React - Week 3


Click here to see the Learning Objectives for this lesson.


Recap#

Last week we looked at using props and state to create React components that change with user input (interactive example):

import React, { useState } from "react";
function Counter() {
const [count, setCount] = useState(0);
function increment() {
setCount(count + 1);
}
return (
<div>
<p>You clicked {count} times</p>
<button onClick={increment}>Click me</button>
</div>
);
}
export default Counter;

Fetching Data in React#

Often when you create a React app, you will want to fetch data from an API and display it inside your components. How do we do this in React?

You might think that we could just fetch the data in the component like this, but unfortunately it won't work (interactive example):

danger

This code won't work!

function MartianPhotoFetcher() {
let imgSrc = null;
fetch(
`https://api.nasa.gov/mars-photos/api/v1/rovers/curiosity/photos?earth_date=2015-6-3&api_key=DEMO_KEY`
)
.then((res) => res.json())
.then((data) => {
imgSrc = data.photos[0].img_src;
});
console.log(`The image src is ${imgSrc}`);
return <img src={imgSrc} />;
}

This is because React is synchronous, while fetch is asynchronous. If we look in the console, we'll see that the imgSrc will always be null when we try to render it. React will try to render before fetch has had time to get the data from the API.

Timeline of React rendering before data returned from the API

We need a way of running the fetch call after we have rendered for the first time, so that it is not racing against React updating the DOM. Then once we have got the data back we can use state to tell React to re-render with the new data.

Timeline of React rendering before data returned from the API

The way we do this is with another Hook, provided by React. This one is called useEffect.

Importing useEffect#

Just like useState, we will import useEffect into our file like this (interactive example):

import React, { useEffect } from "react";
console.log(useEffect);

If we look in the console, we'll see that useEffect is also a function like useState.

Often, we will need to use useState and useEffect together. They are imported together like this:

import React, { useState, useEffect } from "react";

Using useEffect#

Now let's look at how to use the useEffect Hook (interactive example):

function MartianPhotoFetcher() {
useEffect(() => {
fetch(
`https://api.nasa.gov/mars-photos/api/v1/rovers/curiosity/photos?earth_date=2015-6-3&api_key=DEMO_KEY`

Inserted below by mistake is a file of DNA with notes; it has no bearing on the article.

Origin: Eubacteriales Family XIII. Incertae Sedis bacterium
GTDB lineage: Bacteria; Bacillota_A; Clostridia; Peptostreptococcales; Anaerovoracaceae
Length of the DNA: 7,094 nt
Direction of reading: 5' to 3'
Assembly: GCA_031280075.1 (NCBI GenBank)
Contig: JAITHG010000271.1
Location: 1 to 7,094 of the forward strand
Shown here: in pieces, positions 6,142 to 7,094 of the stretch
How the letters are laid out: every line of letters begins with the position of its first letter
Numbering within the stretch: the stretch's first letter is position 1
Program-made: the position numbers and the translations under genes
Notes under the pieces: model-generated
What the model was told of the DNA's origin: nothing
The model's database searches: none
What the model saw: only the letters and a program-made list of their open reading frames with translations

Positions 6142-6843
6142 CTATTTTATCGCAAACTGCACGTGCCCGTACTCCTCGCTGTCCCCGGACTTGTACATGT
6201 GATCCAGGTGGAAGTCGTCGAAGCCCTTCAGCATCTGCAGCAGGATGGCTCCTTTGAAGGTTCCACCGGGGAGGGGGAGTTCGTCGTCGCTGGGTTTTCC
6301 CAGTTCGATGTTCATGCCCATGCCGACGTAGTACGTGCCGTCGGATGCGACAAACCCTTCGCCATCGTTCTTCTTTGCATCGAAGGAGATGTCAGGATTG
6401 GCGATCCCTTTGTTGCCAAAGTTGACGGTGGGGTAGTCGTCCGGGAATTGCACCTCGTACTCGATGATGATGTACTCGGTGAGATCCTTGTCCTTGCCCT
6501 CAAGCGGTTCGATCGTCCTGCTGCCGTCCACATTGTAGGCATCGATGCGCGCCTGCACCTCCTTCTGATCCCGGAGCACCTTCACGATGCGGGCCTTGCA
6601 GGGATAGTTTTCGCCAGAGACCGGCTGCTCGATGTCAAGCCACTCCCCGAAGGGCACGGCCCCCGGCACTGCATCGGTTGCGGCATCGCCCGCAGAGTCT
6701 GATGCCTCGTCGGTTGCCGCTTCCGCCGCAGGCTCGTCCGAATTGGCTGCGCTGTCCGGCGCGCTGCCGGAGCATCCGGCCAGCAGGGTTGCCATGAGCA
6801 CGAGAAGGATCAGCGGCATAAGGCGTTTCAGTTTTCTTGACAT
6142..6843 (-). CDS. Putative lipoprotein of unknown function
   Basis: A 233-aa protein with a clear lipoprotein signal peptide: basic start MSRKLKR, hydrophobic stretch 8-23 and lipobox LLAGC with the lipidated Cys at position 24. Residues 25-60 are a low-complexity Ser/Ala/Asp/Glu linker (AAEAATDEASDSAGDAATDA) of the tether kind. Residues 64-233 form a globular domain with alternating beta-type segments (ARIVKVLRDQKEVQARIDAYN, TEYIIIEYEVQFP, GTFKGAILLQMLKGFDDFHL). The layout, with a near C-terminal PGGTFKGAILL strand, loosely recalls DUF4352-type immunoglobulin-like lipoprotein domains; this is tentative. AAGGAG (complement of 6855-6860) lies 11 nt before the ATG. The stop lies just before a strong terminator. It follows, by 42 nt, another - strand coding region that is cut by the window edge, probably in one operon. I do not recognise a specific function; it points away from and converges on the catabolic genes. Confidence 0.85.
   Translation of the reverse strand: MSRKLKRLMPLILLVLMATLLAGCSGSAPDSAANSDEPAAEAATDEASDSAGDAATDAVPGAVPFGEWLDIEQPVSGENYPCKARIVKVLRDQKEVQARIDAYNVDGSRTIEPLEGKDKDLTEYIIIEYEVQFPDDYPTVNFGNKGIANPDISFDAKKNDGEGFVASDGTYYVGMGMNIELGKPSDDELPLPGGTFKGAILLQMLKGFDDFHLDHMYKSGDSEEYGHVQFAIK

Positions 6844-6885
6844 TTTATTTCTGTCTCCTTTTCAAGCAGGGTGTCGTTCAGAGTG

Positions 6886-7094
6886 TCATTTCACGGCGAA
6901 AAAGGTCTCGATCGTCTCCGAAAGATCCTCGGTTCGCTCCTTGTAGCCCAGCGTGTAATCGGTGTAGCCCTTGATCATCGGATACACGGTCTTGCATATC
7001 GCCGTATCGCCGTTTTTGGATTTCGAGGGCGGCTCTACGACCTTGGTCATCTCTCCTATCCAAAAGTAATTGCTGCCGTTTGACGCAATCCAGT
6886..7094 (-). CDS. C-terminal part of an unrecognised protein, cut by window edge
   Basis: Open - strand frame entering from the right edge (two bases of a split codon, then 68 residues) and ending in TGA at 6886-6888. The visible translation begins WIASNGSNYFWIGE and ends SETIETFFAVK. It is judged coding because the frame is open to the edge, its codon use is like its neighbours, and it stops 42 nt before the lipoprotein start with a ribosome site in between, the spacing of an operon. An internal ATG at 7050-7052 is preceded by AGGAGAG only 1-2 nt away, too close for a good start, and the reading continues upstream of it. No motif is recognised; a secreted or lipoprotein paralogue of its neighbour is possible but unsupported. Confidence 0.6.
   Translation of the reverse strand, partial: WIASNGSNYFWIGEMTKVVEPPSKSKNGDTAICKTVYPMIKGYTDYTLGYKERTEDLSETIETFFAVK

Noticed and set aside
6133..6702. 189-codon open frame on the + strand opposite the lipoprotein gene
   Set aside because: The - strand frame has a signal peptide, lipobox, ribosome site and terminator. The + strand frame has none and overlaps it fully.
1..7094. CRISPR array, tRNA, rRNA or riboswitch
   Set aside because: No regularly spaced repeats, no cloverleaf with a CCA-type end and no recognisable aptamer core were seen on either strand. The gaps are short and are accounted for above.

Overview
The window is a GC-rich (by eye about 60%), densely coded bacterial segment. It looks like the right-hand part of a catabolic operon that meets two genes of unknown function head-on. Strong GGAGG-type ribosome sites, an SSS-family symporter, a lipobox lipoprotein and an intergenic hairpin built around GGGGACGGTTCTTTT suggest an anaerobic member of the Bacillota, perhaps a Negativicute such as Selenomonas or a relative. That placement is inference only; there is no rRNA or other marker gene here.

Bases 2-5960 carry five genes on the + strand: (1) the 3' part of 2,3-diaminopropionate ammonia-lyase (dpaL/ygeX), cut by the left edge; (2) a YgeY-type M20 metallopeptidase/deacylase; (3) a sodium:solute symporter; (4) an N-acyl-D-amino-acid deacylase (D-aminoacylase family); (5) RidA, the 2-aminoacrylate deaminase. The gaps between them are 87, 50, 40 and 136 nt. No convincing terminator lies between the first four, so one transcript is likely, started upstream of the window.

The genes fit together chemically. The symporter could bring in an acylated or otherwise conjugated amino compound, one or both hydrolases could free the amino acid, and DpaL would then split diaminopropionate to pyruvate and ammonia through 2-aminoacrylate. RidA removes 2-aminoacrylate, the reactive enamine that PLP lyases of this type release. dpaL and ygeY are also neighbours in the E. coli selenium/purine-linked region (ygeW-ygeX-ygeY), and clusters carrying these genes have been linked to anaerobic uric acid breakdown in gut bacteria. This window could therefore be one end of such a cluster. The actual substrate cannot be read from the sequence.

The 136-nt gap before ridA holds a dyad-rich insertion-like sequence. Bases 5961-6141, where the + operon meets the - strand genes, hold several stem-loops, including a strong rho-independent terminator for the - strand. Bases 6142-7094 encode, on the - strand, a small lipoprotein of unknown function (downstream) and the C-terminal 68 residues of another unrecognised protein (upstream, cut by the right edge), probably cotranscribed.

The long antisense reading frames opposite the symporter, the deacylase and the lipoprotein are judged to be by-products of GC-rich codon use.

)
.then((res) => res.json())
.then((data) => {
console.log(data);
});
}, []); // Always remember to put an empty array here!
return <div>Hello useEffect!</div>;
}

The useEffect Hook takes two arguments:

  1. A callback function, where we can put our fetch call. In this example, we're fetching some data from the NASA API! 🚀
  2. An array, which we'll look at later but is very important that you don't forget it!
tip

When writing your useEffect, write the "skeleton" first, then fill in the callback function later.

// Write this bit first!
useEffect(() => {
// Write this bit later!
}, []);

You might have noticed that we still haven't rendered the data from the API. We now need to tell React to re-render once we get the data. This sounds like a job for state!

Let's look an example of how we can use state and useEffect to do this (interactive example):

function MartianPhotoFetcher() {
const [marsPhotoData, setMarsPhotoData] = useState(null);
useEffect(() => {
console.log("Fetching data from NASA");
fetch(
`https://api.nasa.gov/mars-photos/api/v1/rovers/curiosity/photos?earth_date=2015-6-3&api_key=DEMO_KEY`
)
.then((res) => res.json())
.then((data) => {
setMarsPhotoData(data);
});
}, []);
if (marsPhotoData) {
return <img src={marsPhotoData.photos[0].img_src} alt="Martian surface" />;
} else {
return null;
}
}

The timeline of this component is now what we wanted at the start:

  1. The component renders for the first time. Notice that we are returning null here: if a component returns null, then React will render nothing on-screen
  2. After rendering, the useEffect callback is run, so it fetches data from the NASA API
  3. When the response is received, we update the state
  4. This causes a re-render so that we can show the data on-screen

You might notice that even though we re-rendered, we did not run the useEffect a second time. The way we've set it up, useEffect will only run after the first time a component renders. We'll look at controlling this in more detail later.

Exercise A (estimate: 15 min)
In this exercise, we'll fetch some data about a Pokemon's moves from the Pokemon API and render it a component:
1. Open the pokedex React application again.
2. Create a new file src/PokemonMoves.js, and copy/paste the code from this CodeSandbox.
3. Render the PokemonMoves component inside the App component (underneath CaughtPokemon).
4. Take a few minutes to read the code in the new PokemonMoves component. Discuss with another student why you think it doesn't work.